Monday, 8 December 2014

Shower Assistance

My Home Care Case Manager dropped by this morning, and by this morning I mean at 12:00 noon today. "Morning" is a very subjective word for me. I actually had gotten up and dressed over an hour early; in my calendar the appointment was set for 11:00 AM. I was wrong. Now, last night was a rough night, so I took a Zopiclone at about 1:00 AM and went out like a light until 10:30 AM. I dressed and immediately fell once again asleep. When she arrived, she rang to be let in. I obliged, and fell right back to sleep. When she came through the front door, unlocked as it often is, she called for me and I finally woke up for the day.

Her visit with me was one of the regular checks she does to ensure my quality of care is adequate, that my emotional state is reasonable, that I am doing okay given the circumstances. We talked about the issues in my life, both personal and ALS. We talked about how my condition was changing, how my arms were weakening, how my fine motor control was declining on the left side of my mouth, the coughing and choking.

The discussion of what would finally be a loss of eating ability for me brought up the subject of liquefying my food at some point. I said that when I could no longer eat, I would most likely just stop eating. The conversation stalled for a moment, then she asked me if there was anything right now that I would like to get more help with.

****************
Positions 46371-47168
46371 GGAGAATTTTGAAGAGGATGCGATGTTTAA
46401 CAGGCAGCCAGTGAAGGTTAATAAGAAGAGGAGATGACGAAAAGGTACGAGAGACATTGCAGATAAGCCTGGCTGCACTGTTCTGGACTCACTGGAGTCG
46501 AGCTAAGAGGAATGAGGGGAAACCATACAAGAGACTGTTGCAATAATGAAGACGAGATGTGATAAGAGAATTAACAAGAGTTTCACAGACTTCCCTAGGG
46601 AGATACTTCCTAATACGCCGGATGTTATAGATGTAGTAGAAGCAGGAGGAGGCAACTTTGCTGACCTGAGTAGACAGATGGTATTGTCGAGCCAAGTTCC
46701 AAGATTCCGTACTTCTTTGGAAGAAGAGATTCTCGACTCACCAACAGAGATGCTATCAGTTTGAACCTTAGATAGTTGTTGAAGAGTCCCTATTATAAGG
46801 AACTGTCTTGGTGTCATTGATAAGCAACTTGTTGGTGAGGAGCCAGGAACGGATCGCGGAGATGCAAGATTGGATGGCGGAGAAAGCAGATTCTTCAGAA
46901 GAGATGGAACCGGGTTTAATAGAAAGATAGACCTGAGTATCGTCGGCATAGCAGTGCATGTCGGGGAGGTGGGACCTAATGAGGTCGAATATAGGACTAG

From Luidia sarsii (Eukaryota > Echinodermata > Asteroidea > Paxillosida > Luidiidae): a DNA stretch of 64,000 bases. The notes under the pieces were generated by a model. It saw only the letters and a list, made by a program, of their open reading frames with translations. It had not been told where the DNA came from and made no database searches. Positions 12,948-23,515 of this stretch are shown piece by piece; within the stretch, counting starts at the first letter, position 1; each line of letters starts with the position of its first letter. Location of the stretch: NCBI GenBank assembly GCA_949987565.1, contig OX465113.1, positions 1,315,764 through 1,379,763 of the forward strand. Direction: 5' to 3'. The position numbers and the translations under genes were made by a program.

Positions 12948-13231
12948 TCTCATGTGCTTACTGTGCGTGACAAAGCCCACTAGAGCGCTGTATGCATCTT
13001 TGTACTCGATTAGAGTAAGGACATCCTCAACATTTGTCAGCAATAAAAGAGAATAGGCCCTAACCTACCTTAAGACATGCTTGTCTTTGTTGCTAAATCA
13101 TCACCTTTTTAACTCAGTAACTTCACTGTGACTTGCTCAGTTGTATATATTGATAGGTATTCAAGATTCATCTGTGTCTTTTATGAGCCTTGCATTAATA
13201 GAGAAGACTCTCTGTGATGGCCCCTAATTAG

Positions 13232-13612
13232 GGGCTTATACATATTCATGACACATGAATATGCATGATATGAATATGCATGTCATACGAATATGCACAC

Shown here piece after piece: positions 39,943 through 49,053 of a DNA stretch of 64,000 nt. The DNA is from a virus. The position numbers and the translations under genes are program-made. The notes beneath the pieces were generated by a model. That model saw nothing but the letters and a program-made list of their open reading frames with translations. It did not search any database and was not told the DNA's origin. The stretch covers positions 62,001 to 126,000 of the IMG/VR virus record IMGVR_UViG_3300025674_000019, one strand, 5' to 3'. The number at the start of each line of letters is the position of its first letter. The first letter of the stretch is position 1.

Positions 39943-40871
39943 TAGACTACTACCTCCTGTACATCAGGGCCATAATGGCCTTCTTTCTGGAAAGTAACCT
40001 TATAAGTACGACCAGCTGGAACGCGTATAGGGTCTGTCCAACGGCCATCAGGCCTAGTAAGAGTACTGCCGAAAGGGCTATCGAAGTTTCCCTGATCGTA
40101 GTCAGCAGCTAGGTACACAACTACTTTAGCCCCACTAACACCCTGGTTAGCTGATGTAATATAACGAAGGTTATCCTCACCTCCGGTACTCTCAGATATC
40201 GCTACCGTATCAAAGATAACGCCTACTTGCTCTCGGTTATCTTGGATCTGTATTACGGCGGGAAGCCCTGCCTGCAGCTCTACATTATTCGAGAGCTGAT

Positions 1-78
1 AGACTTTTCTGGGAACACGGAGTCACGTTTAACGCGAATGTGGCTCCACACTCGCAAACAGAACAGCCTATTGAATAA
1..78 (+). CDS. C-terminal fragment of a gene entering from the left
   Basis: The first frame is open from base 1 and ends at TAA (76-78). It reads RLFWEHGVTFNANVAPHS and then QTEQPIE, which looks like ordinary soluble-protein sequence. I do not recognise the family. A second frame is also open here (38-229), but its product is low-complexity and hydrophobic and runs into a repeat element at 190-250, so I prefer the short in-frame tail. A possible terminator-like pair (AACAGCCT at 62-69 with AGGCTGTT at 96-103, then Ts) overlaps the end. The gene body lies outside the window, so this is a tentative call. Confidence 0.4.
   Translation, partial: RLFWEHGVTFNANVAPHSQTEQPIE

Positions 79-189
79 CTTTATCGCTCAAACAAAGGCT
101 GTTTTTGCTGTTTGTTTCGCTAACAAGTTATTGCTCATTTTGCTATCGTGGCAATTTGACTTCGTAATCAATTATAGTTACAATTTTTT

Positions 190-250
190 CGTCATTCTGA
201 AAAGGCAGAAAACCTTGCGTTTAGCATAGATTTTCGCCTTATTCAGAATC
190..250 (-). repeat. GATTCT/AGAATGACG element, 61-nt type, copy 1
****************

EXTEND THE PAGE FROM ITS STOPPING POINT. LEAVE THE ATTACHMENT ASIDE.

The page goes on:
With much trepidation and caution, I mentioned the shower. My wobble has increased. My strength has decreased. The transfer into the shower is still fairly simple. The transfer out, what with the wet floor providing no grip for the wheelchair wheels and the suction of my flabby muscles on the shower seat making it difficult to slide across, is becoming increasingly difficult. It has become scary enough to convince me to skip my shower now and again. Then I get smelly, something I really don't care for; I suspect those around me don't care for it either.

I had a bunch of questions about the whole shower assistance thing. I talked about my own sense of comfort, or more likely embarrassment, given the condition of my body in general. She said it would pass quickly; I would get used to it. I talked about the kind of help I would need. She said the care givers would adjust as needed. I asked about the who and the how of it all and was assured it would work with my current schedule; my current care workers would help me with my shower when they come to stretch me.

Then I asked the most difficult of questions. I said "My care giver is a very pretty 27 year old girl. If she starts handling me when I am naked, things might happen." My case manager said "She has other male clients. I am sure she has seen that before." Then, as if to close the matter, she said "I don't think that will happen anyway." She is probably right. There is enough embarrassment to go round.

So, come January, I will start having assistance in the shower. I knew it was coming. Actually I am glad to have the help. It is not, in this case, a loss of independence; the care workers are here anyway for my exercises. Now, without fear of falling or hurting myself, I get to be cleaner, to smell nicer. How can that be bad?

1 comment:

  1. It is good my dear. You have to take life as it comes. Love you. Mom